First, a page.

Define Irony: Analysts Who Overestimated Stock Returns By 10% See 10% Gain Ahead For Very Same Stocks

As I think I’ve made abundantly clear by now, you should take analysts’ “projections”  with a grain (or perhaps a whole shaker) of salt.

The truth is, no one can predict where a stock will trade in one month let alone one year. The same goes for macro forecasts. Sure, the Street will cite things like DCF models or SOTP analyses on the way to justifying their price targets, but in reality, the factors that influence stock prices can very often be characterized in retrospect as black swan events.

Just as “life is the cumulative effect of a handful of significant shocks,” (to quote Nassim Nicholas Taleb), asset prices are ultimately determined by a series of largely unforeseen events. Or else by a series of events that if we did see them coming, not enough of us acted on our predilections to dampen their influence.

As I wrote in “Don’t Be A Monkey: Changing The Meaning Of ‘Actionable’ Research,” if Tesla’s autopilot causes a 100-car pile up next week, killing a school bus full of first graders in the process, all of your calculations will amount to shit when it comes to determining where the stock trades.

Be that as it may, we still care what analysts say. Why I don’t know, but we do. If we didn’t, I wouldn’t be writing this and I would have never clicked on the article from which the following excerpts are taken. So think about all of that as you peruse FactSet’s summary of analyst projections for the new year:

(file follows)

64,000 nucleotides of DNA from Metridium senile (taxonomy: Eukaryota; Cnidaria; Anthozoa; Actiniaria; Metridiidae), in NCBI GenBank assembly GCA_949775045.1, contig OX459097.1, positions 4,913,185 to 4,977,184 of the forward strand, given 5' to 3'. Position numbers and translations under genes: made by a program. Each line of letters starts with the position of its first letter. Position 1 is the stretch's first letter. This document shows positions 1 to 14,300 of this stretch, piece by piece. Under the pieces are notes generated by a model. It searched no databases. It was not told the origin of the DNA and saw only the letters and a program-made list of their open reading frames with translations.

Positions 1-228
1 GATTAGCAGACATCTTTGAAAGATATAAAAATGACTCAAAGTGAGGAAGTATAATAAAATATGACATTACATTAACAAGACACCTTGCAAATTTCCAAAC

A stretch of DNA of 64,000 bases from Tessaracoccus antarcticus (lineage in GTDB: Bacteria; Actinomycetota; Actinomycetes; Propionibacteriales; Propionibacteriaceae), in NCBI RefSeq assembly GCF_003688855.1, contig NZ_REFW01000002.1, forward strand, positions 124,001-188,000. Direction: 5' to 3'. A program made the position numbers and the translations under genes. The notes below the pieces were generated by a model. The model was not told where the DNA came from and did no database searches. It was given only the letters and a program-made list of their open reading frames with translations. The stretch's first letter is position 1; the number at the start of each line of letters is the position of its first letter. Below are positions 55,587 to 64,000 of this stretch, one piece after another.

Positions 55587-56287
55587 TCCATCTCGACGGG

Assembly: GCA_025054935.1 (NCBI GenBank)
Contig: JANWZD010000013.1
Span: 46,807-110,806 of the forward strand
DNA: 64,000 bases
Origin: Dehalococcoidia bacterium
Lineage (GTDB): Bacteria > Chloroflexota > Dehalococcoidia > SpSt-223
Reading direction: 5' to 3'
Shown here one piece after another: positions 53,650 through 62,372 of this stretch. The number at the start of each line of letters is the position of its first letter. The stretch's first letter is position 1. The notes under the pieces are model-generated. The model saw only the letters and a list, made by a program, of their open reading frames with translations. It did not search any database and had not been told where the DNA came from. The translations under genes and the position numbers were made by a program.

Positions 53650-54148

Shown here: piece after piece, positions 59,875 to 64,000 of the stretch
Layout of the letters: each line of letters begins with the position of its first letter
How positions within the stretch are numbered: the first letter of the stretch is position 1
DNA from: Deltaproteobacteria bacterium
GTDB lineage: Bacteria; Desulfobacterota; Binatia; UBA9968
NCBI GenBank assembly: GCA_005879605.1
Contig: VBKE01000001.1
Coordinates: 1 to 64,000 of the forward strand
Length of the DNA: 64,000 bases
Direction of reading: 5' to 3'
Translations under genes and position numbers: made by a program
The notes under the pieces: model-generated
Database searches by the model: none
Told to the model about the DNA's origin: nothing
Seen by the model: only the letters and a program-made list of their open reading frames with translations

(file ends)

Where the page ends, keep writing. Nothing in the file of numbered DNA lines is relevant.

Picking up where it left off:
Industry analysts in aggregate predict the S&P 500 will see a 9.7% increase in price over the next 12 months. This percentage is based on the difference between the bottom-up target price and the closing price for the index at the end of December. The bottom-up target price is calculated by aggregating the median target price estimates (based on company-level estimates submitted by industry analysts) for all the companies in the index. On December 31, the bottom-up target price for the S&P 500 was 2456.39, which was 9.7% above the closing price of 2238.83.


At the sector-level, the Health Care sector had the largest upside difference between the bottom-up target price and the closing price (+16.6%), while the Telecom Services sector had the smallest upside difference between the bottom-up target price and the closing price (+1.4%).

How accurate have analysts been in predicting the future value of the S&P 500?

On December 31, 2015, the bottom-up target price was 2335.73. Compared to the actual closing price of 2238.83 at the end of December 2016, industry analysts overestimated the price of the index by 4.3% one year ago.


Over the past 12 months (January 2016 to December 2016), the average difference between the bottom-up target price estimate at the end of the month one year ago and the final price for the index at the end of the same month one year later has been +9.9%. In other words, industry analysts on average have overestimated the final price of the index by 9.9% at the end of each month during the previous 12 months.

So analysts see the S&P rising by 10% in 2017 – and analysts overestimated price gains in the very same index by that very same amount in every single month of 2016.

Oh, the irony.


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